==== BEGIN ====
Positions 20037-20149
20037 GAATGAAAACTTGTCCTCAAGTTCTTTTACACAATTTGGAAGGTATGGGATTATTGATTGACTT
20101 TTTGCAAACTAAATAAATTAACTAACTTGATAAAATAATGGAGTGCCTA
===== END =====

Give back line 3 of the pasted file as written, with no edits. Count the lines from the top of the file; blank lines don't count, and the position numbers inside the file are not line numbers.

20101 TTTGCAAACTAAATAAATTAACTAACTTGATAAAATAATGGAGTGCCTA